The English Gym

Book Writer & Publisher: 
Jon Charles. Oak Hills Press
Peter Chu, Kansai University

[Jon Charles. Oak Hills Press, 2017. p. 142. ¥2,800. ISBN: 978-4-9909741-0-7.]

The English Gym is a topic-based EFL student coursebook that provides engaging topics relevant to Japanese university students that encourages conversation while introducing them to copious amounts of real-world vocabulary items. Although it is aimed at lower-intermediate levels, its flexibility allows teachers to use it with higher-level classes as well.

The textbook is well set up for a 15-week term. Each of its 20 units is comprised of four pages following the same format: a listening activity on the first page, vocabulary and accompanying exercises on the second, a colour-coded transcript on the third, and an interview (i.e., discussion) page on the last.

The listening task on the first page is an interview-format dialogue with a gap-fill activity that includes 10 missing words found in the word bank. These same questions are used as starting points for students to expand on in the later discussion. The dialogue itself is not terribly challenging for higher-level classes, but there are often a few things that are hard for most students to catch. One minor complaint I have is that because of its interview format, each question is preceded by the interviewer announcing the question number. While lower-level students will likely find this helpful, students will often parrot this and state the number during their discussion, which makes conversation feel somewhat mechanical.

The voice acting in each unit’s dialogue is something I really appreciate. There is always one native English speaker and one Japanese user of the language. I have always disliked having two native speakers of English, with one pretending to be a learner. With this, students have a real-world model where they can hear proficient second-language users. As Medgyes (1992) notes, “only non-NESTs [native English speaking teachers] can serve as imitable models of the successful learner of English” (p. 346), as native speaker models are nearly unattainable. Likewise, Murphy (2014) encourages incorporation of “intelligible, comprehensible, non-native English speech samples” (p. 267), and Rattanaphumma (2018) shows that exposure to competent language users from the same background serves to motivate students and promote “a positive vision towards their ideal L2 [second language] self” (p. 137).

The vocabulary sections are very thorough, including useful phrases for discussion as well as footnotes for the dialogue transcript. Both sets include a Japanese glossary. Many of the items are colloquial phrases, fillers, and discourse markers students might not otherwise have explicit exposure to.

In the middle of each lesson, there is either some kind of game students can play (e.g., 20 questions) or a common mistakes section. I appreciate both of these, as they are things that I usually try to incorporate into my lessons.

The interview page invites students to talk using the same questions from the dialogue. The transcript on the facing page enables students to check if they need help with how to respond, as well as giving them cues on what follow-up questions they can use. Students are encouraged to take notes and then write (and present) their own conversation using the space provided.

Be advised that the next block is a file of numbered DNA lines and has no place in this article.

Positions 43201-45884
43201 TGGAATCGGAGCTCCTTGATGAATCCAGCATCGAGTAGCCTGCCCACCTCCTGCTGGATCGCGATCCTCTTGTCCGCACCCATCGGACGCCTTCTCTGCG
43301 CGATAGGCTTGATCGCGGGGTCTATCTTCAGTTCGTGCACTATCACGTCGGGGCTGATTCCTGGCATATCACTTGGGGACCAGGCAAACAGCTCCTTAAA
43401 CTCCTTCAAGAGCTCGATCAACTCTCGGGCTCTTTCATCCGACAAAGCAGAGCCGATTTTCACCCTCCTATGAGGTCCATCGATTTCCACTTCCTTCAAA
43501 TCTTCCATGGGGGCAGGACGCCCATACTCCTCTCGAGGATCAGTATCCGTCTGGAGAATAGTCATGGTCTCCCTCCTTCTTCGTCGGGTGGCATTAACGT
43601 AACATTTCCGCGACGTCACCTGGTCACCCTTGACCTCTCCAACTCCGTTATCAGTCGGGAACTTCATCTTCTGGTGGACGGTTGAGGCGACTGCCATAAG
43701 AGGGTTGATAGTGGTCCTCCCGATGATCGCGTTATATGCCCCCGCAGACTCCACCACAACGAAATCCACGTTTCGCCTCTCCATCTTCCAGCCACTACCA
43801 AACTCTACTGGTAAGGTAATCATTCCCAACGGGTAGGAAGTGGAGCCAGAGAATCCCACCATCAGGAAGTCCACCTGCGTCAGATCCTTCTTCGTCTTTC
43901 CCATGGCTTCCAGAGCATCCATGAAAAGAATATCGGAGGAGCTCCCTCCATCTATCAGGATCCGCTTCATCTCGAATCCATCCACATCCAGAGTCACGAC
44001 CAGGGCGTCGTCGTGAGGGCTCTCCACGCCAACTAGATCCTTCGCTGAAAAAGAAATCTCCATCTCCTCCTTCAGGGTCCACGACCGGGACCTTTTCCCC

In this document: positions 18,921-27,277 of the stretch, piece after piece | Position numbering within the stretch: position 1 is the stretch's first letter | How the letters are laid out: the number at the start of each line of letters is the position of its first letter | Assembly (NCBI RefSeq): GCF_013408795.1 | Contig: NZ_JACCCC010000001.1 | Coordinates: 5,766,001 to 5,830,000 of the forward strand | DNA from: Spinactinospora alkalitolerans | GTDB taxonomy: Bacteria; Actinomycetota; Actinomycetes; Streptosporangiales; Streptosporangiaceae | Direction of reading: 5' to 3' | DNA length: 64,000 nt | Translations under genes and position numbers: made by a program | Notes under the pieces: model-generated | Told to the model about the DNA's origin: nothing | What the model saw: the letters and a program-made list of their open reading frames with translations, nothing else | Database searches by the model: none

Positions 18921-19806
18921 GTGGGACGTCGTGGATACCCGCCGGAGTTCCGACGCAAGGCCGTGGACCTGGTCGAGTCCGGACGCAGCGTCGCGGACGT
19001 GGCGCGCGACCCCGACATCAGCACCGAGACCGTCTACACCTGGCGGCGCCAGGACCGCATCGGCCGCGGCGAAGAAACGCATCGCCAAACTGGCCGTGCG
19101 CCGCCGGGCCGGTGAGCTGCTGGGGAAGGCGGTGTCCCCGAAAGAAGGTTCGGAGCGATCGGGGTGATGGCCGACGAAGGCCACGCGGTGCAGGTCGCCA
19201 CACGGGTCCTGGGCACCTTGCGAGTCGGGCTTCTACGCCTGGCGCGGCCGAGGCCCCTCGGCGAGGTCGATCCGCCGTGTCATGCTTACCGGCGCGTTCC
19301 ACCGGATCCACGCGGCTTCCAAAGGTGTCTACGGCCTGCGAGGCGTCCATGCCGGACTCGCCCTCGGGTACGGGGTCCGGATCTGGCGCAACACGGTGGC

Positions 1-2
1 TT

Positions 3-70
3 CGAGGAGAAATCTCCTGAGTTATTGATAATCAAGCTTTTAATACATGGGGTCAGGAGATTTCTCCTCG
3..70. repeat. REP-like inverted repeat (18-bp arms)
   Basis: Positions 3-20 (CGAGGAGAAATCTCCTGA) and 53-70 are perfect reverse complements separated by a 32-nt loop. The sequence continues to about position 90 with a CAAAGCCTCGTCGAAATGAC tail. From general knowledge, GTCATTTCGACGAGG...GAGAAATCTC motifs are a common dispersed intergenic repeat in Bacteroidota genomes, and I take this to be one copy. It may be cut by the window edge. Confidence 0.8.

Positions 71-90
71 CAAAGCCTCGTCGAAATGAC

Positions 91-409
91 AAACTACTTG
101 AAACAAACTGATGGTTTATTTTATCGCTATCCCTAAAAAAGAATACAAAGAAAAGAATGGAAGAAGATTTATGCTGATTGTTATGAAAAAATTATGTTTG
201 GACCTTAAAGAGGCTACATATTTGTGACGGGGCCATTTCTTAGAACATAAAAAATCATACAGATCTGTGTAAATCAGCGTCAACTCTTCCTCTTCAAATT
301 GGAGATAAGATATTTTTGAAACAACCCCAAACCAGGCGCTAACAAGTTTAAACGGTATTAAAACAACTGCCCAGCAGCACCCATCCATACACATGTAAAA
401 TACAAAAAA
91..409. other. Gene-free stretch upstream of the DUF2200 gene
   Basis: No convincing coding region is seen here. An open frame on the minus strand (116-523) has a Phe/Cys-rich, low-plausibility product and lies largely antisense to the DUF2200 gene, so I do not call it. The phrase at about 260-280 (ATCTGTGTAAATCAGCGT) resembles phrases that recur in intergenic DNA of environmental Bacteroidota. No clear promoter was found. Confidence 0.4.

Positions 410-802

At the back of the book there are communication crosswords for the students to practice vocabulary related to each unit, which my students always enjoy. You will also find translations of the dialogues and thorough instructions and materials regarding oral testing and presentations.

The publisher’s website ( is extremely handy and robust, with the complete textbook online (including the audio) as well as helpful tools such as background music playlists, stopwatches, and links to other resources, for example, online quizzes for assessment, printable quizzes, Kahoot! games, and Quizlet. I like to end classes with these latter two games, which the students absolutely love. The publisher has recently released an online digital workbook, which automates much of the exercises and homework. One interesting feature of the workbook is that it records students’ spoken answers and analyzes the transcriptions for their answers.

Finally, there are a few potential concerns. Firstly, although I was initially put off by the length of the interviews, they serve to let students hear how the questions can be used and answered, so I always incorporate them. Another small issue is that there are no grammar sections or structures that are taught or drilled. If you like explicit grammar instruction, you will have to find supplements. Lastly, there are no warm-up questions included to activate topic schema.

All in all, I really like The English Gym and highly recommend it. Students always enjoy the conversations from each unit, and the plethora of fun activities allows the teacher to create variety in their lessons.



Medgyes, P. (1992). Native or non-native: Who’s worth more?. ELT Journal, 46(4), 340–349.

Murphy, J. M. (2014). Intelligible, comprehensible, non-native models in ESL/EFL pronunciation teaching. System, 42, 258–269.

Rattanaphumma, R. (2018). The exploration of ideal L2 self and ought to L2 self through the lens of teaching materials. Kasem Bundt Journal19(June), 126–143.